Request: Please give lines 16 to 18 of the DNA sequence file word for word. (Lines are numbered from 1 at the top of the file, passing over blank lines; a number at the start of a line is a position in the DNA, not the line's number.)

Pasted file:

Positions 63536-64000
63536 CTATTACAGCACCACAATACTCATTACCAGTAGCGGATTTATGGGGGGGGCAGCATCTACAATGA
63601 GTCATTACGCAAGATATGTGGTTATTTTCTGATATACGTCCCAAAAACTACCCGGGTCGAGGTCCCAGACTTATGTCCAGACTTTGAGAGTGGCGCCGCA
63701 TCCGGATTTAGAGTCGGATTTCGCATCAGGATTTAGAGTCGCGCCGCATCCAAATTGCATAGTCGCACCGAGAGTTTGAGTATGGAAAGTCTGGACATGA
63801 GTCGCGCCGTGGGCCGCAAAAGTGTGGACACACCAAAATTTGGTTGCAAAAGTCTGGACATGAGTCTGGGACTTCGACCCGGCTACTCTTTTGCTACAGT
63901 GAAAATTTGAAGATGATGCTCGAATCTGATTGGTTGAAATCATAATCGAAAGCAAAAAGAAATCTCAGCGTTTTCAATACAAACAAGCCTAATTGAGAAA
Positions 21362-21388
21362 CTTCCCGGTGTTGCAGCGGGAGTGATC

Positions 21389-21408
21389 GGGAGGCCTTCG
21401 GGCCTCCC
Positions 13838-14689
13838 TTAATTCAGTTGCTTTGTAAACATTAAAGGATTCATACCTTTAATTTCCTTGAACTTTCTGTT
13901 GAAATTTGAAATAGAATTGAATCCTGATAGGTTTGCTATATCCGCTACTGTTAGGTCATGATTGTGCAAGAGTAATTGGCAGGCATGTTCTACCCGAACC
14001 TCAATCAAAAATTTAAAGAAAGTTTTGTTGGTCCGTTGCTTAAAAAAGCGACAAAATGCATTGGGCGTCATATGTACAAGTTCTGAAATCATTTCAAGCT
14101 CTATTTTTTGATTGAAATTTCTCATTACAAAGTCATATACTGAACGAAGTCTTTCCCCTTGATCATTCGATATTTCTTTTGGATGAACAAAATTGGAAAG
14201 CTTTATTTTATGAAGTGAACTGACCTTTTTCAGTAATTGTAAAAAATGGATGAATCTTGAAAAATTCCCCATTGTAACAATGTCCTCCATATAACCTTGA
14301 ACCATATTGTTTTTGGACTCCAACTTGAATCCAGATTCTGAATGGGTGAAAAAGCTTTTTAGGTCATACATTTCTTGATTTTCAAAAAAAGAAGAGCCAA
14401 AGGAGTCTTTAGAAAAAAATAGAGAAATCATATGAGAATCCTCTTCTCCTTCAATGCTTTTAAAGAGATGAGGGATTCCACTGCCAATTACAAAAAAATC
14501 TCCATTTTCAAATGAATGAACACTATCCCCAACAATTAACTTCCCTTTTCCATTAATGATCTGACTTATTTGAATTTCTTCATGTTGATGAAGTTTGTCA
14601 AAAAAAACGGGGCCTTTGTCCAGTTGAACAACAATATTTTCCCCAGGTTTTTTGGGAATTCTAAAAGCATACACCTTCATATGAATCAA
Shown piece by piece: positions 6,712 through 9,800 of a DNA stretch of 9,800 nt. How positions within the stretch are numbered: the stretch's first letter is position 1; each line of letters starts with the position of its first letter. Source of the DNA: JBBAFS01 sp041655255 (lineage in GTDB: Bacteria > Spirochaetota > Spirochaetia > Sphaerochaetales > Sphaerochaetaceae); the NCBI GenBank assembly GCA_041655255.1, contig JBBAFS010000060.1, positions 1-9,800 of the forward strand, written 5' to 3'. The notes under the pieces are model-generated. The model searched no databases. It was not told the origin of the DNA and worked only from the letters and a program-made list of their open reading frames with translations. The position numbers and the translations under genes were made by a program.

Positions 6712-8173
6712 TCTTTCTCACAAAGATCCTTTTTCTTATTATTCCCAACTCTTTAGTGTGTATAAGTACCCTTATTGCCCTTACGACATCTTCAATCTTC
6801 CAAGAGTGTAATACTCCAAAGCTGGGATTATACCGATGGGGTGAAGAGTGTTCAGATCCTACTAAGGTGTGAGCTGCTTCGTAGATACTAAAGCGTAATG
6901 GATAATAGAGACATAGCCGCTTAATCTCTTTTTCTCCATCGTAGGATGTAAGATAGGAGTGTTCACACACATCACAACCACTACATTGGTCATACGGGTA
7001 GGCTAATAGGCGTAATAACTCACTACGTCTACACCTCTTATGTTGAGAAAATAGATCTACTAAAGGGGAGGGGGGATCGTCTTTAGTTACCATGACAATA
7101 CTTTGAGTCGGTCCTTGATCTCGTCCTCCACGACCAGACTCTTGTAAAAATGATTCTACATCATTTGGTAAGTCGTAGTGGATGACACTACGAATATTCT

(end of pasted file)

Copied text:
14101 CTATTTTTTGATTGAAATTTCTCATTACAAAGTCATATACTGAACGAAGTCTTTCCCCTTGATCATTCGATATTTCTTTTGGATGAACAAAATTGGAAAG
14201 CTTTATTTTATGAAGTGAACTGACCTTTTTCAGTAATTGTAAAAAATGGATGAATCTTGAAAAATTCCCCATTGTAACAATGTCCTCCATATAACCTTGA
14301 ACCATATTGTTTTTGGACTCCAACTTGAATCCAGATTCTGAATGGGTGAAAAAGCTTTTTAGGTCATACATTTCTTGATTTTCAAAAAAAGAAGAGCCAA